Printed output in Revit is What You See Is What You Get (WYSIWYG), with a few exceptions:
Meaning, whatever your sheet composition looks like on screen, is basically what you’re going to get on your paper.
With that in mind and putting aside the various tools such as Visibility Graphics and the View Control Bar etc. use to control the appearance of a given view, here are a couple of useful quick tips to help get your sheet composition spot on:
Guide grids help arrange views so that they appear in the same location from sheet to sheet.
You can display the same guide grid in different sheet views. Guide grids can be shared between sheets.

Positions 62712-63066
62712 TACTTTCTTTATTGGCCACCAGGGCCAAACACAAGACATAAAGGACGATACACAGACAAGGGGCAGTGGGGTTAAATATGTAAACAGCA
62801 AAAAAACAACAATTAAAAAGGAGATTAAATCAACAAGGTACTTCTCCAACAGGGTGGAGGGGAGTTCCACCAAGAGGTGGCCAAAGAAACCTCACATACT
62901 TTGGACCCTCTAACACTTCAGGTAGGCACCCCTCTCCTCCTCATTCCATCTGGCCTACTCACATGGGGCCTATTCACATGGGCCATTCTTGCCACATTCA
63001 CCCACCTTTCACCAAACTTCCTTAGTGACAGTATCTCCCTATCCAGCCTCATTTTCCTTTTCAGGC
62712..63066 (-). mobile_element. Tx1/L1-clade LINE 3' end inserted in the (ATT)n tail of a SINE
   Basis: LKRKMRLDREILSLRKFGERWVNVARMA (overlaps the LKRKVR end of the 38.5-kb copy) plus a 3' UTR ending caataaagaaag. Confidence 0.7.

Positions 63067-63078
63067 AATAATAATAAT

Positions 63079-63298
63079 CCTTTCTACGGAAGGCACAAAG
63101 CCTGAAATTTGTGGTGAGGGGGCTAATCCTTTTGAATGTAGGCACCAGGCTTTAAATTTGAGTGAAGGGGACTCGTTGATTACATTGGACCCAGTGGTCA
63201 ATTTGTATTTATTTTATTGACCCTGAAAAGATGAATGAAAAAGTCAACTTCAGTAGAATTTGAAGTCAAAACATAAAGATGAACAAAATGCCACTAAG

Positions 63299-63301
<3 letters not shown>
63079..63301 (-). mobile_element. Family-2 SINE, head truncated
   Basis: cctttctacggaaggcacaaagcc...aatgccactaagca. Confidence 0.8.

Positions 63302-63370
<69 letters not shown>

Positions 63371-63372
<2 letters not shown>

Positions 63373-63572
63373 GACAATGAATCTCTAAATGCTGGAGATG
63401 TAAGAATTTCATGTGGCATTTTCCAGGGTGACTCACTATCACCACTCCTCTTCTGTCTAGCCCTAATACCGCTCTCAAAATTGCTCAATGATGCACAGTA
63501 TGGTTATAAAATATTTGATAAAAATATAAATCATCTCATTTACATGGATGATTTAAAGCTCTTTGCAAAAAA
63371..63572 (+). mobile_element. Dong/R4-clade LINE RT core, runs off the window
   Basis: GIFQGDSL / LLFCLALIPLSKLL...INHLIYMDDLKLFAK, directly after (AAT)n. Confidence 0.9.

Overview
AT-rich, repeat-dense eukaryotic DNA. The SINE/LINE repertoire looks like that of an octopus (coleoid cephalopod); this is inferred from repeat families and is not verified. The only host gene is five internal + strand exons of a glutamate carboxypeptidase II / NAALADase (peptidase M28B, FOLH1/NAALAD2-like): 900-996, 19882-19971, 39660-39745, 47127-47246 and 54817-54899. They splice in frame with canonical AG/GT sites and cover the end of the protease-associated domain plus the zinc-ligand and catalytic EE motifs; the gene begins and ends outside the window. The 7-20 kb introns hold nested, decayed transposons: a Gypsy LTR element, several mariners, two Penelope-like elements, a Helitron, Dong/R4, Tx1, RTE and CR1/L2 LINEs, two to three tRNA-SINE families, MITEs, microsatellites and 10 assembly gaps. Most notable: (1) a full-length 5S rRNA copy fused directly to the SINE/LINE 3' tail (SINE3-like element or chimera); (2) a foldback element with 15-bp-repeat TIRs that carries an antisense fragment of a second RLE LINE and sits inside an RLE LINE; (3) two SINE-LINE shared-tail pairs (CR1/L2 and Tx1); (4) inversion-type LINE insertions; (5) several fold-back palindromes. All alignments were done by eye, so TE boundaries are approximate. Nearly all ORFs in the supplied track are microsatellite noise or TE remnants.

When new guide grids are created, they become available in the instance properties of sheets and can be applied to sheets. It is recommended to create only a few guide grids and then apply them to sheets. When you change the guide grid's properties/extents in one sheet, all the sheets which use that grid are updated accordingly.
When the guide grid is selected, you can change the spacing and name in the Properties.
Crop Region Size
You can explicitly set the height and width of a crop region in paper space.
This means the size of the region in the view is the same size as the region on a sheet. You can also specify the offset of the annotation crop region from the model crop region.
NOTE: The scale mode is one that I often point users to when they wish to make the perspective camera views they’ve create, larger on their sheets, without altering the actual view content.
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